Hotel standoff in Mali ends,13 killed, 4 hostages freed
An unknown number of hostages was still being held in Mali by gunmen who stormed a hotel in the central town of Sevare
Malian security forces on Saturday stormed a hotel used by United Nations staff and freed four hostages held there by suspected Islamist militants during a nearly 24-hour siege in which 13 people died.
The attack, far to the south of the Islamist militants' traditional desert strongholds, was the latest in what appears to be a growing campaign against Malian troops and U.N. personnel by remnants of an al Qaeda-linked insurgency.
"(The siege) seems to be over and it has ended well," said a Malian defence ministry spokesman, Colonel Diaran Koné. "We freed the four hostages. But unfortunately we also found three bodies at the site."
The gunmen had seized the Byblos Hotel in the town of Sevare, around 600 km (400 miles) northeast of the west African nation's capital Bamako, early on Friday and held off troops who quickly surrounded the building.
Three hostages died during the ordeal, Malian government spokesman Choguel Kokala Maiga said, adding that authorities were still attempting to confirm their nationalities.
Five soldiers and four gunmen, including one who officials earlier said was strapped with explosives, were also killed, he said. Seven suspects have been arrested in connection with the attack, according to a government statement released late on Friday.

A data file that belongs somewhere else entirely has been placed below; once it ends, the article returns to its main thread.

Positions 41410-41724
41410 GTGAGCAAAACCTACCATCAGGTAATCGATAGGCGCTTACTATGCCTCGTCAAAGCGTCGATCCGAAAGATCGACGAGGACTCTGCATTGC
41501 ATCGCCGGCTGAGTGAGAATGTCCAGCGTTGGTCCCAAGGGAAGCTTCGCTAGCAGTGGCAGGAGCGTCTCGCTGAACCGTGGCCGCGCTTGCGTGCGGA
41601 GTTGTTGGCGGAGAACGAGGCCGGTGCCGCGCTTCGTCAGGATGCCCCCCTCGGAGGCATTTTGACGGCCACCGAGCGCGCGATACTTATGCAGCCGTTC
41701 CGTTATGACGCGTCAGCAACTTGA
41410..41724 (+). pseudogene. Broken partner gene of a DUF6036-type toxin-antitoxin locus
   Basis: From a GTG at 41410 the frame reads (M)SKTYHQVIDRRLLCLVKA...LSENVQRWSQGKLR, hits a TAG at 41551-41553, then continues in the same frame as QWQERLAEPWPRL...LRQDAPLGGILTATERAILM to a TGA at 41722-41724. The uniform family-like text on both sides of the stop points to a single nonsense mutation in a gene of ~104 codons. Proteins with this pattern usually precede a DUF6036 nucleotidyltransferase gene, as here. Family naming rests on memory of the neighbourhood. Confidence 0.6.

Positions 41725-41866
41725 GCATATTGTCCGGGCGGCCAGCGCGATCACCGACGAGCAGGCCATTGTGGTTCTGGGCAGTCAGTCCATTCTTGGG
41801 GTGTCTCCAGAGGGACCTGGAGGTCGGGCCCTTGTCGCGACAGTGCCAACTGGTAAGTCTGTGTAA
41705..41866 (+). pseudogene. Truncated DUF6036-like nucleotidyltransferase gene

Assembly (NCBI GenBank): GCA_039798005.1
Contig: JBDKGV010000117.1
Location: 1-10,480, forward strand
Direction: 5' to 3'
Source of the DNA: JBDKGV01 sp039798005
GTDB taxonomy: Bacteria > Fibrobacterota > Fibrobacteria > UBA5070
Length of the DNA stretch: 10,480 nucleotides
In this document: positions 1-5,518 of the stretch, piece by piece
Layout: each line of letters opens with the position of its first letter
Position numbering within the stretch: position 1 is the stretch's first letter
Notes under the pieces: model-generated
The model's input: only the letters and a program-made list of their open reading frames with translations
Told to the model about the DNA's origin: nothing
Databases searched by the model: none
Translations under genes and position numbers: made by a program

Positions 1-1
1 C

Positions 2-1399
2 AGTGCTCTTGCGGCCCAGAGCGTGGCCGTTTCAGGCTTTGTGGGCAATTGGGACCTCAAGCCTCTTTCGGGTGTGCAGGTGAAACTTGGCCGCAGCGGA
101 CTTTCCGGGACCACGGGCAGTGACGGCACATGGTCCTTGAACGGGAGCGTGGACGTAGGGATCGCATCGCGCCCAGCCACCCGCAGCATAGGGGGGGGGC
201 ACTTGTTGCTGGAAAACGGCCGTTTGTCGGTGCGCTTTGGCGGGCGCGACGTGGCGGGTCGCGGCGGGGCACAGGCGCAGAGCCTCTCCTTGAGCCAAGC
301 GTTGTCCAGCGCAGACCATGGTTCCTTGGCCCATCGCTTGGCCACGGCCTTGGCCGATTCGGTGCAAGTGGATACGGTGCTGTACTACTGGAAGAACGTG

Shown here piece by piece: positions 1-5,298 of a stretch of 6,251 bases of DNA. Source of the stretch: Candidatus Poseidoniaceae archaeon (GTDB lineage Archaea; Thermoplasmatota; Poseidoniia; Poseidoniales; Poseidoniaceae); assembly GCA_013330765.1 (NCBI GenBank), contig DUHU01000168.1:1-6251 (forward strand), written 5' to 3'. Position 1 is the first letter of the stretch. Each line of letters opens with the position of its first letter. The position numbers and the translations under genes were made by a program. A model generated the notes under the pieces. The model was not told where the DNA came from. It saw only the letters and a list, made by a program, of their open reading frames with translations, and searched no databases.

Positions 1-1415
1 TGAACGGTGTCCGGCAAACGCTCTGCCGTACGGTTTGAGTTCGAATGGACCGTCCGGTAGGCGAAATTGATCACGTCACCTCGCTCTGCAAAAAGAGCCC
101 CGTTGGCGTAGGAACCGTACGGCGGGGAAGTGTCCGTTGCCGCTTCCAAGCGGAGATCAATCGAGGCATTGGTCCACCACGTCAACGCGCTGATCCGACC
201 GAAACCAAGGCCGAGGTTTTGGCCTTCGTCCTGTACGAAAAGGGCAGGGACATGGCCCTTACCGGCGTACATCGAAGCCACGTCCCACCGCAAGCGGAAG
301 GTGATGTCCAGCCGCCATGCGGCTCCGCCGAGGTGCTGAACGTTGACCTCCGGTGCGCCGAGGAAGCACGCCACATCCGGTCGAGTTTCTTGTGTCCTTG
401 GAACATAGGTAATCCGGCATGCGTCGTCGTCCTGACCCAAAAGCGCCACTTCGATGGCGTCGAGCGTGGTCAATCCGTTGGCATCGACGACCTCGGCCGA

The Ukrainian Foreign Ministry issued a statement based on information from its embassy in Algeria saying that the goal of the attackers was believed to be to take hostages from among the foreign citizens living in the hotel.
"According to the information available, a Ukrainian citizen may be among those foreign citizens taken hostage. In addition, three citizens of South Africa and a French citizen may be held hostage," it said.
AFP said that an Ukrainian citizen fled the standoff.
Northern Mali fell under the control of jihadists back in 2012 but a French-led offensive ousted them from power in early 2013. Remnants of the group have staged a number of attacks on U.N. peacekeepers and Malian forces though Friday's assault on a hotel known to be popular with U.N. pilots marks a serious escalation.
Sevare and the nearby town of Mopti in central Mali have long been the heart of the country's tourism industry and had been spared from the attacks more common in the northern towns of Gao and Timbuktu.
On Friday, smoke could be seen coming from the area near the hotels, according to a resident who spoke on condition of anonymity for fear of his safety.
In March, a masked gunman opened fire at a restaurant popular with foreigners in Bamako, the capital, killing five people. In June, gunmen killed three soldiers in a village near the Mauritania border. The next day extremists briefly occupied a village near Ivory Coast. The extremist group Ansar Dine said it was behind those attacks.